“The feedback we have received from brokers is the electronic specification is a vast improvement on the hand written specification for accuracy and ease of use, the layout in the pdf/printed version is excellent and the completion of the NWD is a bonus,” he said.
“Between 5000–7000 bales are being created each month (on WoolClip).”
The WoolClip modules include ‘Team’ to manage access, a mob book, the NWD, wool book and a clip specification. A smartphone app can be used where there is no phone signal or data connectivity.
Once finalised, WoolClip will send the specification by email to the nominated marketing organisation as well as to owner/managers and marketing representatives. The specification data is also released for the destination warehouses to download at their discretion and import into their systems. The WoolClip website is found here: www.woolclip.com.au
WoolQ gathering momentum – AWI
Australian Wool Innovation describes its WoolQ eSpeci as an intuitive and easy-to-use ‘app’ that captures in-shed wool data electronically. The eSpeci works when users have an internet connection, or in sheds when there is no connection, and ‘syncs’ easily when online access is available, AWI said.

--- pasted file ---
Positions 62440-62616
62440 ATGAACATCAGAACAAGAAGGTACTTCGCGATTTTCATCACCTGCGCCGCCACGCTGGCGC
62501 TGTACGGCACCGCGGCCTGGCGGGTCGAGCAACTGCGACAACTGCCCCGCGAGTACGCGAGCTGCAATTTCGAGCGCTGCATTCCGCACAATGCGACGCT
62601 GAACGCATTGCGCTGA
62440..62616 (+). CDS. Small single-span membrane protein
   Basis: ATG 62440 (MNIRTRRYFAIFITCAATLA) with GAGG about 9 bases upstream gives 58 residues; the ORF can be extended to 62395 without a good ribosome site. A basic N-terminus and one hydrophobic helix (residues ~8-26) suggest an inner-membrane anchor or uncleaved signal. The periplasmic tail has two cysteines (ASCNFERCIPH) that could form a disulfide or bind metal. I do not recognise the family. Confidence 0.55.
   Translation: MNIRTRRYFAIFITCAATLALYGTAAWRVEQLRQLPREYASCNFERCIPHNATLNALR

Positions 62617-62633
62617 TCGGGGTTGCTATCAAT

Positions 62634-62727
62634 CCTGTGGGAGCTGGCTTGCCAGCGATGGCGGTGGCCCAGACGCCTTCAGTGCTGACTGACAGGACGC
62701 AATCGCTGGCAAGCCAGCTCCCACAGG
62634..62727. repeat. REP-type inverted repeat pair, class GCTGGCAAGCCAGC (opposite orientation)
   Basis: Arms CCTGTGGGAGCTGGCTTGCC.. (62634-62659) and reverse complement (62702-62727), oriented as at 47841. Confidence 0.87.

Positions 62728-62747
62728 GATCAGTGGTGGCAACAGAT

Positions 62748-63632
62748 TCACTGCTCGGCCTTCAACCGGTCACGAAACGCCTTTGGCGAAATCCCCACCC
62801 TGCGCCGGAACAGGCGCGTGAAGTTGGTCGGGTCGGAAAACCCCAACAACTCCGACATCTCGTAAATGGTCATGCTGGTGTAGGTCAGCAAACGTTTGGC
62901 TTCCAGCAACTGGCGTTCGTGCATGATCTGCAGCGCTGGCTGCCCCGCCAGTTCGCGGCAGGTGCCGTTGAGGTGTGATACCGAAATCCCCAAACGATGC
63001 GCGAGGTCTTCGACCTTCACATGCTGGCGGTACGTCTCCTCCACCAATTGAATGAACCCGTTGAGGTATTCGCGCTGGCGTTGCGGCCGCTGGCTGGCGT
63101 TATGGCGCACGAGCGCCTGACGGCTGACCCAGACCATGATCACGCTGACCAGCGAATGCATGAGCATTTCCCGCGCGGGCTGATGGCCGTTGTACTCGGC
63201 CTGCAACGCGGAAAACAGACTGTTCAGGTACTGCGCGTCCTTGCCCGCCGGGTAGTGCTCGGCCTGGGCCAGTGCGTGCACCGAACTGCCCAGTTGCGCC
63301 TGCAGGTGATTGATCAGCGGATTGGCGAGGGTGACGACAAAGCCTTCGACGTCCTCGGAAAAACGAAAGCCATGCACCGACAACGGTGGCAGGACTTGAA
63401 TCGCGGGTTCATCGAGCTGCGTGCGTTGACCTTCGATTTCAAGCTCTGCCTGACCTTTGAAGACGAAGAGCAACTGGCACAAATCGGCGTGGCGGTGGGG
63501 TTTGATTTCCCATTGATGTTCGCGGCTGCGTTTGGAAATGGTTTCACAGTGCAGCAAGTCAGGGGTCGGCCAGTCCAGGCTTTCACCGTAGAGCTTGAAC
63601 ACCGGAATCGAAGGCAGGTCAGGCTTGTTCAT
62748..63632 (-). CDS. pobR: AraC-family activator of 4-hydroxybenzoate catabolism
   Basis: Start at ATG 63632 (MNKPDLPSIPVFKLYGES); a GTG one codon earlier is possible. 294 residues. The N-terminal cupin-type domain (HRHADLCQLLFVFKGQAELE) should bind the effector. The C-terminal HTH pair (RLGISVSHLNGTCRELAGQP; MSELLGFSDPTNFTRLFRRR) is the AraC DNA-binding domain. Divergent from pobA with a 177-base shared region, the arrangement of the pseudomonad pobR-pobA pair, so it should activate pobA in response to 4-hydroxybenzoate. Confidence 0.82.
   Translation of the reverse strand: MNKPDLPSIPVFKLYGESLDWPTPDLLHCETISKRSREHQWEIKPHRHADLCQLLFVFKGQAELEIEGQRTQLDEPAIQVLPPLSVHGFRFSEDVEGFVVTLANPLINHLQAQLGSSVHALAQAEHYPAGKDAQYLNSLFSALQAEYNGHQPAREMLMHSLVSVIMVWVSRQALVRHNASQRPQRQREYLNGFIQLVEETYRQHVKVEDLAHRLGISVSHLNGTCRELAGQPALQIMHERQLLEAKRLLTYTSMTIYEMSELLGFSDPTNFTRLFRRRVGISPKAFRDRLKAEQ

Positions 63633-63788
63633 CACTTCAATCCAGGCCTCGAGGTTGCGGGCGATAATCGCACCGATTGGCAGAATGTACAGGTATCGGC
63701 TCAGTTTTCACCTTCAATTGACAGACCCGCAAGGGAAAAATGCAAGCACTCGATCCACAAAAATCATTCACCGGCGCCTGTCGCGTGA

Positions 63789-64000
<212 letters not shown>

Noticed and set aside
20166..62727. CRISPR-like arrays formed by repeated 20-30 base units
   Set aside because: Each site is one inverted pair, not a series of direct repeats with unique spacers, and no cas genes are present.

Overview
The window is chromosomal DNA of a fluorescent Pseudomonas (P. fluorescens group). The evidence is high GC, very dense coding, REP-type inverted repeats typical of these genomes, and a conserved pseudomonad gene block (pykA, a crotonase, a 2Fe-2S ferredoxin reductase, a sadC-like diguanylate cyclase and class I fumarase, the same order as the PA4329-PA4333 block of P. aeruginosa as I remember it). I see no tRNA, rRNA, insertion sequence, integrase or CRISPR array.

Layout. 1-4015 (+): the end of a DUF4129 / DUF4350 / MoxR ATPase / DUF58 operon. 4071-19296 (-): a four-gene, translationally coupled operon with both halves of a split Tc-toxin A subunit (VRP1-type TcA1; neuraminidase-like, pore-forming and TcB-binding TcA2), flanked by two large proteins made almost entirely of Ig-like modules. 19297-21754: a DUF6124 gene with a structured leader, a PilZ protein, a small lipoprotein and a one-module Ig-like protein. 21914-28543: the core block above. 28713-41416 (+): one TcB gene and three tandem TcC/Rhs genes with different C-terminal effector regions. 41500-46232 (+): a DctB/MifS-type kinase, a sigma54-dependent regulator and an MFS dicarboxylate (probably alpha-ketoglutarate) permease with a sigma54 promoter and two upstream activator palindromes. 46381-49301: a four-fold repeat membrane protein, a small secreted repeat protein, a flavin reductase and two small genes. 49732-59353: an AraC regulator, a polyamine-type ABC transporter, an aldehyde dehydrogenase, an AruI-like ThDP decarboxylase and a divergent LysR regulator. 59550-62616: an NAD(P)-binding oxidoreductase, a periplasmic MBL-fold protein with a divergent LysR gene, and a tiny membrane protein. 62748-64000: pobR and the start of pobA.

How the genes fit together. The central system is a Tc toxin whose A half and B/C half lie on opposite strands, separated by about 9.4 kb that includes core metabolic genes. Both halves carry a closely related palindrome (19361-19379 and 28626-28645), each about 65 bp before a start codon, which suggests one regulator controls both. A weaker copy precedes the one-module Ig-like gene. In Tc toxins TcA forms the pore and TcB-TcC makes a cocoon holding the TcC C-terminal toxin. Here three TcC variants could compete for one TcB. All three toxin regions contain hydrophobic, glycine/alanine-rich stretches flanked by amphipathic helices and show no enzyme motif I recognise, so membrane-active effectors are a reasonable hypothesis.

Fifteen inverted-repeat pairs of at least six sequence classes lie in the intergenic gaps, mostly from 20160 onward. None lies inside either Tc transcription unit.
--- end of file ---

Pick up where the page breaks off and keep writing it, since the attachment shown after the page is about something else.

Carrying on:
The WoolQ eSpeci tool was launched in 2015 as an alternative to the current paper speci and allows wool growers and wool classers to accurately and efficiently capture their in-shed clip data at the time of shearing. By recording this data electronically, AWI said the eSpeci would reduce errors, enable easier sharing of documentation and a central source of information from multiple users.
Once the eSpeci is complete, it can be sent electronically to the broker or shared with any other contact for visibility, traceability and collaboration. AWI said the eSpeci has been trialled successfully across multiple working shearing sheds in New South Wales and Victoria.
AWI’s general manager for the eastern hemisphere John Roberts said WoolQ continues to gather momentum and more growers and classers are starting to understand the benefits of the WoolQ Especi as adoption numbers expand.
“Positive feedback on increased efficiencies through reduced error rate is being reported within the domestic supply chain which is a great outcome and just a sign of things to come as WoolQ adoption increases and its full potential is realised.
“Proactive users of the WoolQ Especi have suggested they see further upside with increased sharing of data, within the industry more generally, which will only enrich the traceability journey and enrich the Australian Wool Story to the global consumer in the longer term.”
WoolQ platform is now established and being actively used by numerous stakeholder groups. This includes more than 2100 grower registrations, 680 industry profiles, and 230 registered brands using the Especi with the details of 20,000 bales entered.
Mr Roberts said those using the WoolQ Especi included 54 classers, 30 brokers and 52 exporters.
AWH is co-owned by the international stevedore and global logistics company DP World Australia and the world’s largest agri-business company Nutrien Ag Solutions.